Payment by credit card
At the moment, credit cards are generally available only to those over 18. Payment or verification of the purchaser using a credit (as opposed to a debit) card could serve to verify that the principal cardholder for the credit card is over 18.
Age verification on delivery
Retailers could use age verification checks at the point of delivery by ensuring that delivery drivers request valid proof of age to confirm that the purchaser is over the minimum age to buy the product in question. It should be noted that third-party couriers may not accept responsibility for age verification.
Online age verification checks
Online age verification software is available that makes use of various sources of information in order to verify both age and identity during the ordering process. These checks include using the electoral register and/or credit reference agencies. There are also businesses that offer online access to electoral register information, which could be used to verify a purchaser's age.
Follow-up offline checks
In some circumstances, it may not be possible to verify a potential purchaser's age to conclude an online order. It is there suggested that further checks could be carried out, such as requiring the customer to provide a valid / acceptable proof of age, which can then be appropriately checked.
For some retailers that also have a high street presence, purchasers could view and reserve products online and then collect in-store, where age verification could be carried out by members of staff as with a normal face-to-face transaction.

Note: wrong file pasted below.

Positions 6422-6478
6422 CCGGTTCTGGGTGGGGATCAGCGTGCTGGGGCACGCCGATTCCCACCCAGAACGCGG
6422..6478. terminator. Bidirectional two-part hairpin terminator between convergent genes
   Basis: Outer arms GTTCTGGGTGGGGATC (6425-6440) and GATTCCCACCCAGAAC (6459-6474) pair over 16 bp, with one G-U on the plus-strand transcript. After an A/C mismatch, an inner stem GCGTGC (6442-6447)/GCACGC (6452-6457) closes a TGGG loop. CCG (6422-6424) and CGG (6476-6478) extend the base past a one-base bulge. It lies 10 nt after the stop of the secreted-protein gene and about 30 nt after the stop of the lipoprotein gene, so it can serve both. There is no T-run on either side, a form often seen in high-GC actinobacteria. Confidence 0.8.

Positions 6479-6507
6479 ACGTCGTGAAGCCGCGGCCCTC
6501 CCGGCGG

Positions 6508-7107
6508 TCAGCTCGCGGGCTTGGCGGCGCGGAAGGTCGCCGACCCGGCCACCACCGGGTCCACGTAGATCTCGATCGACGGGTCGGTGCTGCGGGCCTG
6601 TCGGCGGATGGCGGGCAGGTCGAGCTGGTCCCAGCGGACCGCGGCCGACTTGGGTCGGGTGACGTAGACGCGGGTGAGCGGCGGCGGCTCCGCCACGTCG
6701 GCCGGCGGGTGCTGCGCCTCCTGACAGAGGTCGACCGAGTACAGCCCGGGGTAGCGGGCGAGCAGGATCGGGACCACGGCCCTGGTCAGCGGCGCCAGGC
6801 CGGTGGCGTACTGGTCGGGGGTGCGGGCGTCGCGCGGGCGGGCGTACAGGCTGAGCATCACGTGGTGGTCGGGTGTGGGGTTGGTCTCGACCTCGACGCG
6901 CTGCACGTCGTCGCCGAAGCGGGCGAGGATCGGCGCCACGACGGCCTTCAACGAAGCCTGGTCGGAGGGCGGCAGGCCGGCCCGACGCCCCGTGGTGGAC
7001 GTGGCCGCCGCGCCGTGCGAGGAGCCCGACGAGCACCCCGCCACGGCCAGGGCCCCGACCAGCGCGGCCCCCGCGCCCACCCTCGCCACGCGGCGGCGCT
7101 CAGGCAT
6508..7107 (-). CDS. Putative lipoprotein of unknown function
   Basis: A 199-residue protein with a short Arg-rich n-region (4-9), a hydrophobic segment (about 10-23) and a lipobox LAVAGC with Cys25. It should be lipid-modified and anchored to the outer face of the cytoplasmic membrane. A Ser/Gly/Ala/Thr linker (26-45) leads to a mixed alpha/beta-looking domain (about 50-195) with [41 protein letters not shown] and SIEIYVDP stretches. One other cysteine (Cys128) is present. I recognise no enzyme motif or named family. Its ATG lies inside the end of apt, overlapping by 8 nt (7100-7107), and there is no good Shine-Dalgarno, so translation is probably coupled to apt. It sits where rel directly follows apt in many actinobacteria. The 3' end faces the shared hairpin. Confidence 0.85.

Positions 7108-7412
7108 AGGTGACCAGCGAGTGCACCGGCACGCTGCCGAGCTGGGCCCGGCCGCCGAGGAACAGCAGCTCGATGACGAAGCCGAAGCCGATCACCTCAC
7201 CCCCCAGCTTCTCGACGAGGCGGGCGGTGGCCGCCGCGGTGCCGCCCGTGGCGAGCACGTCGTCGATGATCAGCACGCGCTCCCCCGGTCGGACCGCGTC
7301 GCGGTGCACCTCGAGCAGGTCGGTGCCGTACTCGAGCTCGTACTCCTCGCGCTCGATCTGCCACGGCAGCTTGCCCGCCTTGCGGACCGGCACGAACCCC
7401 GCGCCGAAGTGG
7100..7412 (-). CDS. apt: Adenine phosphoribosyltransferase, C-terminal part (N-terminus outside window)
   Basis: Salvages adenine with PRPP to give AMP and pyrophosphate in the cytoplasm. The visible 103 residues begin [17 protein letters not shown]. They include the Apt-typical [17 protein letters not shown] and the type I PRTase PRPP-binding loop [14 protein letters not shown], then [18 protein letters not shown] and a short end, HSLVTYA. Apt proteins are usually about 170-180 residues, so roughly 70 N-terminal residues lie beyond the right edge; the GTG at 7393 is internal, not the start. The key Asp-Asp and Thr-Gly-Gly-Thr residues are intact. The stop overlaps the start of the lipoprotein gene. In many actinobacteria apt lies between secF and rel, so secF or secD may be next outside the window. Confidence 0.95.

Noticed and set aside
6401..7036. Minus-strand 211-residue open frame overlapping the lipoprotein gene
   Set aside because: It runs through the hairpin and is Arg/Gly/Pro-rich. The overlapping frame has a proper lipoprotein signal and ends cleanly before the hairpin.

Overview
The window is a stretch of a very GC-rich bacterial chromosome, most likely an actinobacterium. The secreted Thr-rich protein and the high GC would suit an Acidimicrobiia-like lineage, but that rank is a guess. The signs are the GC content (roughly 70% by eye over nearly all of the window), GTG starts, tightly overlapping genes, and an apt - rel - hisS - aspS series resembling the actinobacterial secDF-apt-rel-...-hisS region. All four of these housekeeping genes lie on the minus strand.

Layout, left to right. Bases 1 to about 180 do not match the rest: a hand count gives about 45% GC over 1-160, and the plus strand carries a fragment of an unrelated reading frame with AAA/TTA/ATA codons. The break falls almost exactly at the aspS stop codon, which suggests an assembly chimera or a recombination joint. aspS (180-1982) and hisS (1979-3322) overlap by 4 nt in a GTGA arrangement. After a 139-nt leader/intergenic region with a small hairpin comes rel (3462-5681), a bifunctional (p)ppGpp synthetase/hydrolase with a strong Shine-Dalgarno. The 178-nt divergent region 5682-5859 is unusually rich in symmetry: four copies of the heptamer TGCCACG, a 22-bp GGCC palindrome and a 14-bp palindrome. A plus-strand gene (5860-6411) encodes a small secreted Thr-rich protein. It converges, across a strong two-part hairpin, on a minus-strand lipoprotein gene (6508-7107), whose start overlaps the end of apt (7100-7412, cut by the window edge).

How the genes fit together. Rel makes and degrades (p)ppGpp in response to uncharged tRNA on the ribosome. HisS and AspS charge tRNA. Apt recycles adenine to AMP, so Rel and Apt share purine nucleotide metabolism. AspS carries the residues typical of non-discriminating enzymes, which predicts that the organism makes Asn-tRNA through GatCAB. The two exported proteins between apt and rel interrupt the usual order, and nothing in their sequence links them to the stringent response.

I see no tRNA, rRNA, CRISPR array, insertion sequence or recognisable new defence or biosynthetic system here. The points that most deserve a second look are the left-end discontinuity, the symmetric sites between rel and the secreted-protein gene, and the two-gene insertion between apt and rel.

The penalties that a retailer may face if they commit an offence of selling an age-restricted product to a person under the minimum legal age are set out in the legislation applicable to that product. The maximum penalty is a fine and two years' imprisonment.
It is the responsibility of the retailer to ensure that products are only sold to purchasers old enough to buy them. If there is any doubt the transaction should not proceed.
The above guidance is applicable to all products that are subject to age-restricted sales. These include alcohol, tobacco, spray paints, fireworks, and video recordings and games.
For more general information about online sales, please see 'Consumer contracts - distance sales' and 'Internet auction sites & marketplaces'.
- Children and Young Persons Act 1933 (opens in a new window)
- Video Recordings Act 1984 (opens in a new window)
- Criminal Justice Act 1988 (opens in a new window)
- Children and Young Persons (Protection From Tobacco) Act 1991 (opens in a new window)
- National Lottery etc Act 1993 (opens in a new window)
- National Lottery Regulations 1994 (opens in a new window)
- Offensive Weapons Act 1996 (opens in a new window)
- Cigarette Lighter Refill (Safety) Regulations 1999 (opens in a new window)
- Anti-social Behaviour Act 2003 (opens in a new window)
- Licensing Act 2003 (opens in a new window)
- Fireworks Regulations 2004 (opens in a new window)
- Gambling Act 2005 (opens in a new window)
- Violent Crime Reduction Act 2006 (opens in a new window)
- Pyrotechnic Articles (Safety) Regulations 2015 (opens in a new window)
Last reviewed / updated: July 2017
This information is intended for guidance; only the courts can give an authoritative interpretation of the law.
The guide's 'Key legislation' links may only show the original version of the legislation, although some amending legislation is linked to separately where it is directly related to the content of a guide. Information on amendments to UK legislation can be found on each link's 'More Resources' tab; amendments to EU legislation are usually incorporated into the text.
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The county council is not responsible for this information.